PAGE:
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Turning Up the Heat on Tomatoes Boosts Absorption of Lycopene

Scientists have found that lycopene molecules in tomatoes that are combined with fat and subjected to intense heat during processing are restructured in a way that appears to ease their transport into the bloodstream and tissue. The tomato is the primary food source of lycopene, a naturally occurring pigment linked to the prevention of cancer and other chronic diseases.

In its standard structure in the average red tomato, the lycopene molecule is laid out in a linear configuration. That structure seems to hinder the molecule’s absorption through intestinal walls and into the blood, said Steven Schwartz, a professor of food science and technology at Ohio State.

Meanwhile, most of the lycopene that is found circulating in human blood is configured in a bent molecular form. This means that either the human body somehow transforms lycopene molecules through reactions that have yet to be identified, or that the bent molecular structures of lycopene are much more likely to be absorbed into the blood and transported to tissue – a necessary step in preventing disease.

Assuming the latter is true, Schwartz and colleagues have devised a way to process red tomatoes – the variety preferred by American consumers – into a sauce that contains bent molecular forms of lycopene. A clinical trial conducted in collaboration with Steven Clinton, a medical oncologist and physician scientist in Ohio State’s Comprehensive Cancer Center, showed that people had more lycopene in their blood after eating the specially processed sauce than they did after eating regular red tomato sauce.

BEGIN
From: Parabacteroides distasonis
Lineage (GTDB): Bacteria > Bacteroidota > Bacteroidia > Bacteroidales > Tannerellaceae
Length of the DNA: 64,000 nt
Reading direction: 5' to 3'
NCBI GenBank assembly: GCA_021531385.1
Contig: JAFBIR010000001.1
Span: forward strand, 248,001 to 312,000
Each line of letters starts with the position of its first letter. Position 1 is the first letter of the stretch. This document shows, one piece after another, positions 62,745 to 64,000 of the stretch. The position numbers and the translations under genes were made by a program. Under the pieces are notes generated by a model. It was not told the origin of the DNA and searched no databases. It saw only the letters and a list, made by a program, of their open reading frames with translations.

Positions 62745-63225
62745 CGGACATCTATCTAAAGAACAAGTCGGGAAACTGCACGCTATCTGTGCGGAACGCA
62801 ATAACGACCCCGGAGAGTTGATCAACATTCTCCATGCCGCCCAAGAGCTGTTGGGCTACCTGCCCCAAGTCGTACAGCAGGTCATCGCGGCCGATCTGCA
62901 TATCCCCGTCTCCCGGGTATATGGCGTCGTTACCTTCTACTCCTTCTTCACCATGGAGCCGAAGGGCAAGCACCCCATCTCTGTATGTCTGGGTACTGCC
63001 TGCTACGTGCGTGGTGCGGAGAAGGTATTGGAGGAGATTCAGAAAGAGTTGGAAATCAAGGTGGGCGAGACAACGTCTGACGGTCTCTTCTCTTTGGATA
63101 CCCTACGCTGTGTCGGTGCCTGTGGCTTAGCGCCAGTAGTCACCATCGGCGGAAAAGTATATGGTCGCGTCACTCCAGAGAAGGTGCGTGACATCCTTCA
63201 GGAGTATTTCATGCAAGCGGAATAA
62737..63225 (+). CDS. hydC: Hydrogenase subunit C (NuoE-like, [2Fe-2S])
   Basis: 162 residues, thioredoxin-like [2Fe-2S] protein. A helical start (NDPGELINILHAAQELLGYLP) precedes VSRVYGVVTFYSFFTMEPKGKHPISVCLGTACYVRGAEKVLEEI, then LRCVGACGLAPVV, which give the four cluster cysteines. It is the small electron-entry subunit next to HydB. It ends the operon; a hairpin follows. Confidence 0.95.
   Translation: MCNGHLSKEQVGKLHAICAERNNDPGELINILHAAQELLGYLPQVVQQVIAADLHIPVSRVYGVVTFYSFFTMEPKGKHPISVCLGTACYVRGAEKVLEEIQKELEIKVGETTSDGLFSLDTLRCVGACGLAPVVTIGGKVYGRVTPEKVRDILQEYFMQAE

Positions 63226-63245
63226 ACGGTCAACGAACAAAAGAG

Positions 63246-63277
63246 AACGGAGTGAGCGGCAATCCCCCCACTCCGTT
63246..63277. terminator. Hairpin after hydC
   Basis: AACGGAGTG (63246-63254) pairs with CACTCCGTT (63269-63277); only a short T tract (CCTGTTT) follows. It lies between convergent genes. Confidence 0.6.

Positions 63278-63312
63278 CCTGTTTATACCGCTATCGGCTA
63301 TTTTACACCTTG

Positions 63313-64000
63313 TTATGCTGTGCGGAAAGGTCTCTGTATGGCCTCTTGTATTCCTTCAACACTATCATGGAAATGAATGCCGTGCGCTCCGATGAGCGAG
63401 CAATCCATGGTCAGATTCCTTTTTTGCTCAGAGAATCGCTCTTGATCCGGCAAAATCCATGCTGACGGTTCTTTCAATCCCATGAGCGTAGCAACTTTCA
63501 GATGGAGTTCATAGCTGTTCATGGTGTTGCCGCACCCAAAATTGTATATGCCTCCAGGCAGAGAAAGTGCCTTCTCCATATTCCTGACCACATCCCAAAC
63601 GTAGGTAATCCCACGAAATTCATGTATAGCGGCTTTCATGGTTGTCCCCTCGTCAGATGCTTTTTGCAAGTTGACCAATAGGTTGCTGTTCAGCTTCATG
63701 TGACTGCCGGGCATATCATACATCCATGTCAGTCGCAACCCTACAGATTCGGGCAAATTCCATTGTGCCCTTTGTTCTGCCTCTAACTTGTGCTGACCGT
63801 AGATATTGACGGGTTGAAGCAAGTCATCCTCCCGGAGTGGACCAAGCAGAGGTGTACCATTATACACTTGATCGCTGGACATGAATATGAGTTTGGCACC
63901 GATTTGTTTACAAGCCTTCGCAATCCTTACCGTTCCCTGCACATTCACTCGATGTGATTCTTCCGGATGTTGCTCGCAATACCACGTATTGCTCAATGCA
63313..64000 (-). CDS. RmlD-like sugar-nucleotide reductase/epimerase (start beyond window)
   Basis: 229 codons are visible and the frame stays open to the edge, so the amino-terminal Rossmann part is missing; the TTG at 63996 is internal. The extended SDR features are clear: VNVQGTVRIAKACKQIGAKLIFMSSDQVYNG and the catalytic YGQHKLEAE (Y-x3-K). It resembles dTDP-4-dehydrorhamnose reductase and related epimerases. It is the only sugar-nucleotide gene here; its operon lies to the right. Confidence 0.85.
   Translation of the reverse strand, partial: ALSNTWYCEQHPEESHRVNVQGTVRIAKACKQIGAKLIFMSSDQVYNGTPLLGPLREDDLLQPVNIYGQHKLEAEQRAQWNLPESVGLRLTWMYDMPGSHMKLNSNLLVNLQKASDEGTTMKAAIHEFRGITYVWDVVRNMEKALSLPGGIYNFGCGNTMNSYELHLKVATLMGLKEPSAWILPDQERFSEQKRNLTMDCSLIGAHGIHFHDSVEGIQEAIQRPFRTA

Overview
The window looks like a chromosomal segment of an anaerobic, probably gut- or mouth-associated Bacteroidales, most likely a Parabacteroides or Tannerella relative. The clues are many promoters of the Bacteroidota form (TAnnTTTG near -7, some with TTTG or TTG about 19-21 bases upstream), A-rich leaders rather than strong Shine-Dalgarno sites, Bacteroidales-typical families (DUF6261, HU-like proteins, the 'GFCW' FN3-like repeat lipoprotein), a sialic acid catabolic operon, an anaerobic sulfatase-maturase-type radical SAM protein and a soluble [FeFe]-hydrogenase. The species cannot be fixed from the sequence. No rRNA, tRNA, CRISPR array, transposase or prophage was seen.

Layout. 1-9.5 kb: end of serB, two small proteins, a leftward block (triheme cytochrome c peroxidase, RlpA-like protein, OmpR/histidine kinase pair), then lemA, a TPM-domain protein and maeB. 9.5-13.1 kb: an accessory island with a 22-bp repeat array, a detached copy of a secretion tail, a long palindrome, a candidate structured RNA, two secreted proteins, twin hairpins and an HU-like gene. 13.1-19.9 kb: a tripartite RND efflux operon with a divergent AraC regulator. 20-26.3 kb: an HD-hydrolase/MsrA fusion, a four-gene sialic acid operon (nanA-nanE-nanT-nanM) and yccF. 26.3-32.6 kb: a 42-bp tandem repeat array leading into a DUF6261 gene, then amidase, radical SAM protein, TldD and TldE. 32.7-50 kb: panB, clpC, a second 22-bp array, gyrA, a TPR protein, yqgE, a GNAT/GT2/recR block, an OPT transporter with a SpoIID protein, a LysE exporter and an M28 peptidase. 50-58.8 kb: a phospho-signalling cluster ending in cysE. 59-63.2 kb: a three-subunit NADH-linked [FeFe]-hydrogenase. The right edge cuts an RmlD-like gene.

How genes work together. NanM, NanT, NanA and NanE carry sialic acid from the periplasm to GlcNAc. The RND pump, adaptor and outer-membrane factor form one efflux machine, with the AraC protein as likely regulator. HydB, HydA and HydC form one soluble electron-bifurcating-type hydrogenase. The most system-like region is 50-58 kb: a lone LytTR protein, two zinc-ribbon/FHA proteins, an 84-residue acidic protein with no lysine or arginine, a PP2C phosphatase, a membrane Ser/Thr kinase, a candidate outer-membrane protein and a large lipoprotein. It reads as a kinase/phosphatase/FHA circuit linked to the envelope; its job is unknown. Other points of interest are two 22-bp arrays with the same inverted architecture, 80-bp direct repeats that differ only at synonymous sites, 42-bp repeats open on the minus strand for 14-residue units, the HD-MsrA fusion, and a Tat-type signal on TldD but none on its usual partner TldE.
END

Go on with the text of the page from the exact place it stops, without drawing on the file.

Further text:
Schwartz described the research today (8/20) at the American Chemical Society meeting in Philadelphia.

In the food science world, processing gets a bad rap for its tendency to deplete vegetables of nutrients, change their color and often negatively affect how they taste.

“Instead, here is a case where processing is positive in terms of enhancing absorption of lycopene,” said Schwartz, who is also an investigator in Ohio State’s Comprehensive Cancer Center.